Patrick Lyden, MD, Professor of Neurology and the Carmen and Louis Warschaw Chair in Neurology
People don’t expect a stroke in young people, but it’s surprisingly common.
Patrick Lyden, MD, Professor of Neurology and the Carmen and Louis Warschaw Chair in Neurology

Rutchik's memories from his time at Cedars-Sinai revolve around people: the nurse who sang "Hallelujah" with Rutchik to keep him calm as he was wheeled into the operating room; the janitor who walked the hallways with Rutchik's wife, showing her where to find interesting art pieces along the way; the member of the transport team who found out that Rutchik liked to play chess and ended up playing him online for more than six months after Rutchik was discharged.

"They didn't just treat me—they found a cure. They brought the best practice that was available on Earth, and they brought the best team, as quickly as possible, and they cured me," he said.

In fact, it was a chance conversation with Rutchik's day nurse, Marianne Carlota, that helped spark an interest in marathon running.

"Before I had the stroke, I was a meditator and combat martial artist—not a runner," he said. "My wife was the runner."

Throughout Rutchik's stay, Carlota was an advocate for Rutchik.

"She would basically make sure that my wife and I had every question answered by the doctors. She had a running tally," he said. "And she was calm."

It was Carlota who, when she found out that Rutchik's wife was a serious runner, suggested that Rutchik sign up to run the Los Angeles Marathon with her. At the time, Rutchik said, it seemed impossible.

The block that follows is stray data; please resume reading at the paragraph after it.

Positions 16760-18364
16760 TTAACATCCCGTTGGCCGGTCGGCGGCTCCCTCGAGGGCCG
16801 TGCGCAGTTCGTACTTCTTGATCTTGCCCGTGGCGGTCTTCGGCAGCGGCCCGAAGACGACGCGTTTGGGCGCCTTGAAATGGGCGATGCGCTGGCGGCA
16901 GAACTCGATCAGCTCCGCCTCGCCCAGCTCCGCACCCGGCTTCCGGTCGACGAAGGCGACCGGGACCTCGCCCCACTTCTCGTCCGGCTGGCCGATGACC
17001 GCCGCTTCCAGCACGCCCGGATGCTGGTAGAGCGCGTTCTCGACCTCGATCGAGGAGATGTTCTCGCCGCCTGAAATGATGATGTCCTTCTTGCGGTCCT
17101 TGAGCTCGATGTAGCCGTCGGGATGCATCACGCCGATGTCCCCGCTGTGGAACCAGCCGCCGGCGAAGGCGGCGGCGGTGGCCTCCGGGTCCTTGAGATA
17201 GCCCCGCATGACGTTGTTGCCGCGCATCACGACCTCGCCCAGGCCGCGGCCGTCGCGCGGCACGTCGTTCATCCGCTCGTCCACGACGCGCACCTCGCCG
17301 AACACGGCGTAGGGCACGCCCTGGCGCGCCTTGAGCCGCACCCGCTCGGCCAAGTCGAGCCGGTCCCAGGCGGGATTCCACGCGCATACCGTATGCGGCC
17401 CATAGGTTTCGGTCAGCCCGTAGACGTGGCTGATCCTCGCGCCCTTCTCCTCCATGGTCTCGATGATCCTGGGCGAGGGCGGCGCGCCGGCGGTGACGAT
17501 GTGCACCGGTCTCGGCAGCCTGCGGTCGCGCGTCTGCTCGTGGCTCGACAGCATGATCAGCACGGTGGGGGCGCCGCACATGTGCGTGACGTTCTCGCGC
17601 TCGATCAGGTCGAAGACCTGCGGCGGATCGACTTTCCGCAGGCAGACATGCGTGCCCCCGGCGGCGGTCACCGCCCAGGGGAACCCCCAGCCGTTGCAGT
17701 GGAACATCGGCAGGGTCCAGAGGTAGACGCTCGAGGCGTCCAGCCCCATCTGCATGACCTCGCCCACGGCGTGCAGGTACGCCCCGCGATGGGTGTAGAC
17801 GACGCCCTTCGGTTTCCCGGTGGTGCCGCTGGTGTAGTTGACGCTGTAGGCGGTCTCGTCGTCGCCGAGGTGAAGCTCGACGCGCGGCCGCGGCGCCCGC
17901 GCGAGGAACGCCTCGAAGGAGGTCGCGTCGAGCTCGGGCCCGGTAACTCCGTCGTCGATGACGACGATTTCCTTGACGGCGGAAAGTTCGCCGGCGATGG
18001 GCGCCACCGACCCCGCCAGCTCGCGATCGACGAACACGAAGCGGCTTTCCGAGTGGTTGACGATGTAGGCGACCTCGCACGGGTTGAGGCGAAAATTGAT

About a week after surgery, with the OK from his care team to begin light physical exercise again, Rutchik went on a short jog.

"My heart kind of leaped out of my chest. I came back to my wife and I'm like, 'Wow, this is not going to be good,'" Rutchik said.

But Rutchik was determined to get back to a healthy lifestyle. After a few days, he was able to run without any problems.

With Carlota's advice in mind, the tipping point came when Rutchik found a PFO support group online and connected with a member who was running marathons. Rutchik figured that if other people born with a PFO could do it, he could too.

Rutchik went on to run the New York City marathon in late 2018 and the Los Angeles Marathon in March.

Rutchik now considers himself a runner. He says he's in better shape than he ever was.

"Yesterday I ran nine miles. One day I'd like to run the San Francisco marathon," he said.

Also on Rutchik's list of goals is competing in a triathlon next year. He hopes to eventually work up to a 100-mile ultramarathon. To get through long training runs and grueling races, Rutchik uses the same techniques that helped him keep his cool during his stroke.

"Being in an MRI or a CT machine for 45 minutes or an hour is the same practice that you practice when you're running, going through the hell of what they call the 'pain cave,'" Rutchik said. "You're bringing yourself to this relaxed state where you just kind of repeat a mantra—'I'm okay, I'm okay, I'm okay'—literally for hours. The mind follows the body and the body follows the mind."

In running and in life, Rutchik said, "We have to tell ourselves what we need to hear to keep moving, because there are more than enough reasons to pull us down."

Read more on the Cedars-Sinai Blog: When Stroke Strikes, Act FAST